#5 cooler, May 31, 2004
    Last edited: May 31, 2004
  6. taneepak

    taneepak Regular Member

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    The preponderance of fake or imitation racquets is a symptom of a booming economy. Fakes and imitations thrive when the genuine products have very fat margins. Fat margins encourage more wannabies. Fakes also create new consumers, as there are consumers who would not otherwise buy another racquet if there were no fakes. Of course most consumers know what they are buying are fakes, and most of them buy them because they think its good value for money. If a Rolex were to be priced at HK$500, there won't be any fakes, as there is absolutely no incentive for the copycat industry. ;)
     
  7. LazyBuddy

    LazyBuddy Regular Member

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    There's no doubt many 3rd world nation having cheaper labor rate and facility rent rate. However, that does not always mean they have to make fake or lower quality goods to make a living or boost up their economics.

    As u r proud of being part of the "leader" and wealth nations, just think about without the 3rd world nations, u might have to spend US$500 for a pair of sneaker, or US$8000 for a useable computer, etc. :rolleyes: :(
     
  8. Pecheur

    Pecheur Regular Member

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    Er this is exactly how Japan, Taiwan and South Korea started on the economic success trail, and look within 50 years from being some of the poorest countries (just post WW2) in the world, now they have some of the highest standards of living in the world.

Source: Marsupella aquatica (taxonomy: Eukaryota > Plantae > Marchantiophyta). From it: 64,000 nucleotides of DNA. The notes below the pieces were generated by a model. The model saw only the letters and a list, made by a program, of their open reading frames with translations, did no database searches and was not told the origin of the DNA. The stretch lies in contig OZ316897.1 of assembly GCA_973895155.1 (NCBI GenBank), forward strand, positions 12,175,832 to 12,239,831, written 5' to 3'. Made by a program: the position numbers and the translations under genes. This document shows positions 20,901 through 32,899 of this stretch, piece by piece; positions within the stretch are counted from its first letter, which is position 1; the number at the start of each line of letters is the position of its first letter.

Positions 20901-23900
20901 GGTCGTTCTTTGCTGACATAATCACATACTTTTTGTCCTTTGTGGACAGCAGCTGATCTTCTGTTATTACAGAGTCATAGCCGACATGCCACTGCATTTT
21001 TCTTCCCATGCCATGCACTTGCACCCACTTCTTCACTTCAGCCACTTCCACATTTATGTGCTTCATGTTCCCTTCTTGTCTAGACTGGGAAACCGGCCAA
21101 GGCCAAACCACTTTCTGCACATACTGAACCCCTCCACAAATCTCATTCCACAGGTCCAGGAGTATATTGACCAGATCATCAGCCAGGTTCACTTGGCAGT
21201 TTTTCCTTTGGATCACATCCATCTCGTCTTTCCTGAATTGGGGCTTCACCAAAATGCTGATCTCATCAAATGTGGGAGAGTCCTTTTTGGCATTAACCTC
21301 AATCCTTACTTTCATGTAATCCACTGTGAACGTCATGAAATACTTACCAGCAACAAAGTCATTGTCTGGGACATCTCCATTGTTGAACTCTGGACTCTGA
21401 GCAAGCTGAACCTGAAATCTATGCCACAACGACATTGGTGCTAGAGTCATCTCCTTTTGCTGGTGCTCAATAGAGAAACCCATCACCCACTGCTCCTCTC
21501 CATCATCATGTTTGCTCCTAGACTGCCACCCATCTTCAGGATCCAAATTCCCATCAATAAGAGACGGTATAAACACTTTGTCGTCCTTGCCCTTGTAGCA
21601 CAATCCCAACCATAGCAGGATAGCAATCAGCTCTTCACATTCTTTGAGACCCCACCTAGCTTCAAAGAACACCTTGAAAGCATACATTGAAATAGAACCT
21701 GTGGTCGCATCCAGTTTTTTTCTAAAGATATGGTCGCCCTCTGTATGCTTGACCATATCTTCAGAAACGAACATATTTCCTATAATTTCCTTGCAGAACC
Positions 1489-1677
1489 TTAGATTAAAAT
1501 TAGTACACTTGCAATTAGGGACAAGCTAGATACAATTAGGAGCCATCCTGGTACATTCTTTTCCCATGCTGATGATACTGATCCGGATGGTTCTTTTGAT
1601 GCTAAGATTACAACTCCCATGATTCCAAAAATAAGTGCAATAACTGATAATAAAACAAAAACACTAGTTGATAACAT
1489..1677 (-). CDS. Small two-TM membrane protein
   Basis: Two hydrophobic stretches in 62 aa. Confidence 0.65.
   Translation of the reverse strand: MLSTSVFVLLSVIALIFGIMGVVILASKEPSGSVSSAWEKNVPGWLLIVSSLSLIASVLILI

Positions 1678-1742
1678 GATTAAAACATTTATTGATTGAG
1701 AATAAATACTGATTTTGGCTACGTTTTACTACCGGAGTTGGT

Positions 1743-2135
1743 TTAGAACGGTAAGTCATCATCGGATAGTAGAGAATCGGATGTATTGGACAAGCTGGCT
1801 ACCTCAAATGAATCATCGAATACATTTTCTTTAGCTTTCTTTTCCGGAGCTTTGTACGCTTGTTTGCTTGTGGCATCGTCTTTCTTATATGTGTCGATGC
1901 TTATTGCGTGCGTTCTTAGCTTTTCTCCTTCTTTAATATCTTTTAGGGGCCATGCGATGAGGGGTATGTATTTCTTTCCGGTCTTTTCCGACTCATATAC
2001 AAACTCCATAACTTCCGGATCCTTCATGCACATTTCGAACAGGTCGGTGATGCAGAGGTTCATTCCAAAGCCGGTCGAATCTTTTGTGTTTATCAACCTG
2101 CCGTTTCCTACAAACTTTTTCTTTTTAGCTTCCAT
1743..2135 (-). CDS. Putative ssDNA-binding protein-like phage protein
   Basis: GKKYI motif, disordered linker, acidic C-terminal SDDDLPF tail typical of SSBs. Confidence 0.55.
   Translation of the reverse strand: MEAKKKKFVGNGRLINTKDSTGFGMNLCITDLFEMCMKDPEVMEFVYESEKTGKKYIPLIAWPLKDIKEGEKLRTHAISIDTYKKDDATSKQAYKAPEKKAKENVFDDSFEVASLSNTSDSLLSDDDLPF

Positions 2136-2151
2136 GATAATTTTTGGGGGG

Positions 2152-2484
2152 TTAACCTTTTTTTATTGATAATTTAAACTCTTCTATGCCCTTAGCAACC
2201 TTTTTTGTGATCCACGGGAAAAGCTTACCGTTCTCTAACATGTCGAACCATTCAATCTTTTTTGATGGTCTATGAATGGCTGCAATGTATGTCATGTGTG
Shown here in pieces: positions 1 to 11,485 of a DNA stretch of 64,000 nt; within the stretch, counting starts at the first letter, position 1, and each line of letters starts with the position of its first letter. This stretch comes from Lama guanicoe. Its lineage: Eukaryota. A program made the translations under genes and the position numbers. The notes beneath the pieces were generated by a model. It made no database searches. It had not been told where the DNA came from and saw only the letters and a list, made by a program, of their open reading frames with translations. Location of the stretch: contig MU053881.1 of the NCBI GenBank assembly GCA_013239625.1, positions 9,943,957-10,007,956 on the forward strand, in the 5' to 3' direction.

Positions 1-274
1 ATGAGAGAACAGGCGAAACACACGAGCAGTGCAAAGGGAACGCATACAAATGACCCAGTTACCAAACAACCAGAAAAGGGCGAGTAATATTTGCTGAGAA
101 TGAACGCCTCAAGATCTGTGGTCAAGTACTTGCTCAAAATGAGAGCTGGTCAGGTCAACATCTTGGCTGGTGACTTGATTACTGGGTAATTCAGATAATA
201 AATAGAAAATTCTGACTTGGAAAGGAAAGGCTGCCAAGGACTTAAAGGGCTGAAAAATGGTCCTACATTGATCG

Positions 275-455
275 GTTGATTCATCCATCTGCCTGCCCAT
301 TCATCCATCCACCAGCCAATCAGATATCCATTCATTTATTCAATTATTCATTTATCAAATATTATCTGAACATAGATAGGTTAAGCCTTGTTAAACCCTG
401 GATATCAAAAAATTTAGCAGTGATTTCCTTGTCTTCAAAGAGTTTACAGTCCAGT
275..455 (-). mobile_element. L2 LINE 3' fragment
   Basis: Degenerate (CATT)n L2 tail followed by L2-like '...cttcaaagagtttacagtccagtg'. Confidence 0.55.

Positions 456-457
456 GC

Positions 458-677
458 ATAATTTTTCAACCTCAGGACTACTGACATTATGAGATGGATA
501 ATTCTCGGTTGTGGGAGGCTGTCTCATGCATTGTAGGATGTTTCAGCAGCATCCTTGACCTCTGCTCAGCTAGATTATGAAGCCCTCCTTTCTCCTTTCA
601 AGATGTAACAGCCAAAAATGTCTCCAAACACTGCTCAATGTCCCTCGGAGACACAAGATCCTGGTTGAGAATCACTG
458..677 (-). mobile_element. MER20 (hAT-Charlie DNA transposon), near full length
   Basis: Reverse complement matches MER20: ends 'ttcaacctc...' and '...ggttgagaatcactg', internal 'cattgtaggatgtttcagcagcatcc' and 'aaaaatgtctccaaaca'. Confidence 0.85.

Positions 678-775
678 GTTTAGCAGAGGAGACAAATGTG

China could well be the same with it's world leading growth.
     
  9. altreality

    altreality Regular Member

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    Well imitation is the best form of flattery!
     
  10. taneepak

    taneepak Regular Member

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    I believe the Americans were, many moons ago, the world's first violators of copyrights, especially of British literature, which would have seen Charles Dickens turning over in his grave.
    You must remember the most powerful were little potatoes at one time. Today's little potatoes could become tomorrow's giants. When you are a giant you do things differently from when you were a small potato.
    Just some food for thought : In one corner, you find an advocate of free trade in its purest form who denounces that copyrights and patents are a man-made restrain on free trade. In the opposite corner, you have the top dogs who have made it, have the money and muscle to write laws that protect their interests, which include copyrights and patents. Both sides of the argument have their points. From the perspective of "greatest benefit to the greatest number of people", there is no contest-the violators win easily. The other side also have their points, like if I get no protection it will discourage me from coming up with new ideas.
     
  11. Skyline_GTR

    Skyline_GTR Regular Member

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    lol. then I guess you don't anything that made in china?
    and isn't this pretty racist?
     
  12. Cheung

    Cheung Moderator

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    Question answered.

    Thread closed